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SolidWorks is the world leader in 3D software for product development and design. Start creating manufacturing-ready parts and assemblies, as well as detailed drawings and bills of materials. In this course, author Gabriel Corbett shows how to create 2D sketches that will become the basis for your 3D models. You'll use the Extrude and Revolve tools to turn 2D sketches into 3D parts, then create more complex geometry with sweep and lofts. Then learn how to use the cut features to remove material and shape parts, and use mirroring, patterning, and scaling to modify parts. Next, you'll combine parts into movable assemblies and subassemblies. Finally, you'll create accurately annotated drawings, complete with itemized bills of materials that relate the final parts and assemblies to a manufacturer.
Saving your work is essential in all software. However, in SolidWorks, it's very important to understand how files interconnect. In this video let's go ahead and open up under Exercise Files, Chapter One, 1.4, and go ahead and choose 1.4.SLDASM for SolidWorks Assembly. And go ahead and choose Open. By the way, if you don't see that file, make sure you have both the parts and assembly icons turned on. If you didn't have that, you wouldn't see it. Go ahead and choose first one and click on open. And that should open a little stack of blocks, look like this.
And we're going to go ahead and work through a few of the saving options for this. First off, let's understand how the file system works. The SolidWorks file structure looks a lot like this. At the top level we have basically a top level assembly, which is then built up of individual parts, and those parts can have drawings made of them. And then you can also have subassemblies that are under the top level assembly, and then we can have drawings of that top level assembly. It can go further down by this subassembly here as part 2 and 4, with drawings 6 and 7 as well as being made up again of another subassembly and another drawing.
So that drawing is a drawing of this assembly, and this drawing here is a drawing of this assembly, so you can see, it keeps going and going. Many layers deep. Anyways, the point is, if you changed the name of one of these, for instance, sub Assembly3, if you were to change the name of that to, say, sub Assembly12. What would happen is sub Assembly2 would be looking for Assembly3, and it just wouldn't find it. And it's all based upon what you actually name that file. So it will then have a broken link, and then all the items below Assembly3 would now be broken as well.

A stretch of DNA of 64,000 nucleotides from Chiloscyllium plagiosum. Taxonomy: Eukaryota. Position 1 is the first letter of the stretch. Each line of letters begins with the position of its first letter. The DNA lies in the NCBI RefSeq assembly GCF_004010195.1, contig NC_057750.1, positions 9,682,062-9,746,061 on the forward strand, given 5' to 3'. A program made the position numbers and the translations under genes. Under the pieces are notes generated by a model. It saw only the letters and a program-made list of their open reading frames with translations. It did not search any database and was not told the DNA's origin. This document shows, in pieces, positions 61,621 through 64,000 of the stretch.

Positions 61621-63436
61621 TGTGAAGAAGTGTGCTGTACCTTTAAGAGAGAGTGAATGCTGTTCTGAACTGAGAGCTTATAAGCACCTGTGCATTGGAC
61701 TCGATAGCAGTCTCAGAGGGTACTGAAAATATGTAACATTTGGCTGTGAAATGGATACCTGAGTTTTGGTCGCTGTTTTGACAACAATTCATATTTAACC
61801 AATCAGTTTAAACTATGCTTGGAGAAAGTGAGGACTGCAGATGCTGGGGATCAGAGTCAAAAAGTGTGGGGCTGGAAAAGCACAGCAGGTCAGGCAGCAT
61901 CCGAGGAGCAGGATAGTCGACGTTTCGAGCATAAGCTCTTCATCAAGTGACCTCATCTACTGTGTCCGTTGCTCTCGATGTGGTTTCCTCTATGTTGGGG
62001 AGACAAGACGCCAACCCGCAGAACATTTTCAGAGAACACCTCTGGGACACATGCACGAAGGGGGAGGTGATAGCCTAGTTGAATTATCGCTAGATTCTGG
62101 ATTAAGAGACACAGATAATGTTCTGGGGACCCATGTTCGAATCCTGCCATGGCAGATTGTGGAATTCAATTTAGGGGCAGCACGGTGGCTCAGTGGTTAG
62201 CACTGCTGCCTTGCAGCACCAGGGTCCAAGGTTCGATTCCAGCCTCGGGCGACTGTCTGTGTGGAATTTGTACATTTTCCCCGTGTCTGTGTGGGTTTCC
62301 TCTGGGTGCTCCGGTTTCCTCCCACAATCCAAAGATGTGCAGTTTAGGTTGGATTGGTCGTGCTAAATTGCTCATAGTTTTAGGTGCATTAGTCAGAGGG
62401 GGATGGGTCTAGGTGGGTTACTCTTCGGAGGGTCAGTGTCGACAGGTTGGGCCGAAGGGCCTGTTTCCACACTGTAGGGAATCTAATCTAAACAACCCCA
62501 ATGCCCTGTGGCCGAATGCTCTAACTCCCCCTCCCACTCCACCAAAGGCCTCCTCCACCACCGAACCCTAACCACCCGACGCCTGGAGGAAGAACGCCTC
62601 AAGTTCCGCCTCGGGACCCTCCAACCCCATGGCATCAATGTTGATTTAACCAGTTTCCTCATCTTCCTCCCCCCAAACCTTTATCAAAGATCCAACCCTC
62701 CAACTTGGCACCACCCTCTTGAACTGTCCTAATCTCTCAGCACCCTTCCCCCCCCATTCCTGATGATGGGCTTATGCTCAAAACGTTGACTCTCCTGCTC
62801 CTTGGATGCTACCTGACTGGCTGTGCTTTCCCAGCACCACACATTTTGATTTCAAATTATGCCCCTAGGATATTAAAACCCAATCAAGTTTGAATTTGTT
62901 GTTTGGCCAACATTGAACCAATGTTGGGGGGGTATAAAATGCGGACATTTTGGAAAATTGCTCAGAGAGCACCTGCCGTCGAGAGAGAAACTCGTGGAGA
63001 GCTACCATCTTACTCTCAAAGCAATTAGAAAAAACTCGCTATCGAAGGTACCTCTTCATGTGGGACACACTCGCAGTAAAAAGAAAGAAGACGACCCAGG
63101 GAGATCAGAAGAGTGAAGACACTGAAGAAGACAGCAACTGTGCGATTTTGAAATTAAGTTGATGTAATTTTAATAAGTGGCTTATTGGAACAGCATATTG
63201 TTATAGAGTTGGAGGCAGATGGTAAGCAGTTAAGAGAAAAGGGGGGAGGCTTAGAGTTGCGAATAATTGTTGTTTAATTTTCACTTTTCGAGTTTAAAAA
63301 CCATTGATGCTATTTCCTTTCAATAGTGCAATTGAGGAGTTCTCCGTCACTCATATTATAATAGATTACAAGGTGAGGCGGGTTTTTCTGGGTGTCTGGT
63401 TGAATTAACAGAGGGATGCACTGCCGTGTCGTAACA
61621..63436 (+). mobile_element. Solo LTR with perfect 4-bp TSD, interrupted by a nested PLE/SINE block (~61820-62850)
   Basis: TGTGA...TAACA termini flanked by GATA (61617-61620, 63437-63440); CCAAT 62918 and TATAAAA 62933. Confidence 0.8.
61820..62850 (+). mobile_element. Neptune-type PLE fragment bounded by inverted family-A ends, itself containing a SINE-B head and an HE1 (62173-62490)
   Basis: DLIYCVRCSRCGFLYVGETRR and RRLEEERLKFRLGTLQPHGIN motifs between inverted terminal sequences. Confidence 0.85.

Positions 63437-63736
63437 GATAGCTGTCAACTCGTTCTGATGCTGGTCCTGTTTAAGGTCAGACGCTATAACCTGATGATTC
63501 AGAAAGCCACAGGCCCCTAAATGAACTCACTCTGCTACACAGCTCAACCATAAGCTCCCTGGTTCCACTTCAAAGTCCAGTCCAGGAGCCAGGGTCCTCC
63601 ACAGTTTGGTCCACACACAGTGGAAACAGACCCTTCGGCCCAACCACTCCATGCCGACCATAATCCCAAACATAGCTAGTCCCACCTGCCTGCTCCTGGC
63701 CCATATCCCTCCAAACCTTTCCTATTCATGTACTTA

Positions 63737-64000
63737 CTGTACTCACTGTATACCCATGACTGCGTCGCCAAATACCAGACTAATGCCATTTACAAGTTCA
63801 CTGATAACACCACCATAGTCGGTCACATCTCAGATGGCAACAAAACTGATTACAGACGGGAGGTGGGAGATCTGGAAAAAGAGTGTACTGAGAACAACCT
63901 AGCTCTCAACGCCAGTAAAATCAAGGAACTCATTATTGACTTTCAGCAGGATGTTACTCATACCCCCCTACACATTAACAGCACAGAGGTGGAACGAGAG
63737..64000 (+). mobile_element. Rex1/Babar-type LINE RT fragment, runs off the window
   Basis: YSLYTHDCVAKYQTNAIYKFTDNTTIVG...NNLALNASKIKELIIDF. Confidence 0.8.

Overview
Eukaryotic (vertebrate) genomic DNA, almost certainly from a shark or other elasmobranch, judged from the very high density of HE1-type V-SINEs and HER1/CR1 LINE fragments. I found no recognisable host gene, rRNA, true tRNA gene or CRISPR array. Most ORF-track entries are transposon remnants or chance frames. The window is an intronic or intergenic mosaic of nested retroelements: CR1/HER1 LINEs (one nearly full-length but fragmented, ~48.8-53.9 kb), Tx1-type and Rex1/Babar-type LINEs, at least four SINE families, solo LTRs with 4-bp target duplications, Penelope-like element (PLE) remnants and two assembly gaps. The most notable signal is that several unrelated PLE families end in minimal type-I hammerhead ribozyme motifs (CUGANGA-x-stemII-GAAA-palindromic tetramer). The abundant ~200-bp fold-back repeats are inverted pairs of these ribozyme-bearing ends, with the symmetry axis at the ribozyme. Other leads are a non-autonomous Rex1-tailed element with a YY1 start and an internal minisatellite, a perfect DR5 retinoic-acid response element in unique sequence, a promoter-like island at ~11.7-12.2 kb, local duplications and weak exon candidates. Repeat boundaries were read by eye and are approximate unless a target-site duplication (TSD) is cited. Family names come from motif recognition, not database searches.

So these would be kind of all orphaned parts and assemblies and drawings, because I can't find Assembly3. It's been renamed to something else, outside of the SolidWorks environment. And that will break all those links, so we have to be very cognitive about not making those changes. When we save files, you basically have an Assembly, followed by a Part, by a Drawing. And they're all linked together by their file names. So associated files will look for that same file name relative to their location. So if they're all in the same folder, they'll actually first look for those other parts of Assembly inside that folder. If not, they'll look for the last pass to where that was.
So if you've got parts in assembly in many different folders and across different systems, sometimes it can be a pretty big web of files, on all types of different locations. And it can kind of difficult to bring all that back together in one easy to understand architecture. If you do want to copy the entire design to one folder, it's a great way to put everything in one condensed folder, where all the links are internal, and it makes things much more easy. When you use the Save As command in SolidWorks, what happens is it actually replaces the links that are internal there. So for instance, here you have assembly A is pointing to part over here and then they have a drawing of that.
Now, if I do the Save As, basically it changes these arrows in these links to point to a different part. What happens then as the original part is just left orphaned on your file system, and all the links are now updated to the secondary part or wherever you saved it as This a lot of times can cause issues because you have the old version of the file and the new version of the file both in the same file system. It can get really messy. So I recommend not using the save as unless you really want to have a secondary copy of the file in that state and the links are now pointing to the latest file. So make sure you think through the file structure and naming scheme before you start a project, it'll really help out.
Naming in SolidWorks is really important and doing it in the beginning will really save you a lot of time in the long run. What happens is many people will start their designs. And by default, SolidWorks will come up with a part name like Part number one. And then you're going to have Part number two, three, four and there's really nothing telling you what those parts are. And later on, you might want to actually change those names. Well, the problem is, if you change the names using, for instance, Windows Explorer, then all the links that they're linked together will all be broken. So that's generally a bad thing to do. So the best thing you want to do is actually name them, with a good, logical name, right from the beginning, to make things easier.
Here's an example of what I would recommend. First off, you want to come up with some type of a company designator, followed by a project designator, followed by a part number. Fallback configurations. So for example, this company is called two tress olive oil and they are producing an olive press. We'll call it, olive press 1. And this is going to be your machine part and we are going to give a designator of part number 30. And we're going to use configuration 1. So that would boil down to a part number looks like tt dash op1 dash 3030 dash 1. This is really nice for when your using accounting software or an ERP system and you have to put these files in if you use this same type of situation all parts and designs by two trees would automatically all be in the same list.
Under the TT. All parts of the Olive Press One would automatically also be in descending order around OP one. And then, if you use some type of a naming scheme using some kind of part level designator, such as this 3,030, then all of your for instance, machine parts, would be in the 3,000 levels. So you can have 3,000 30, or 3030, 3031, and they'll all be in descending order. If you have sheet metal parts, they might be in the 4000 levels. Maybe molded parts in 5000 levels, and then your sub assemblies and top level assemblies would be in the 2000 and 1000 levels.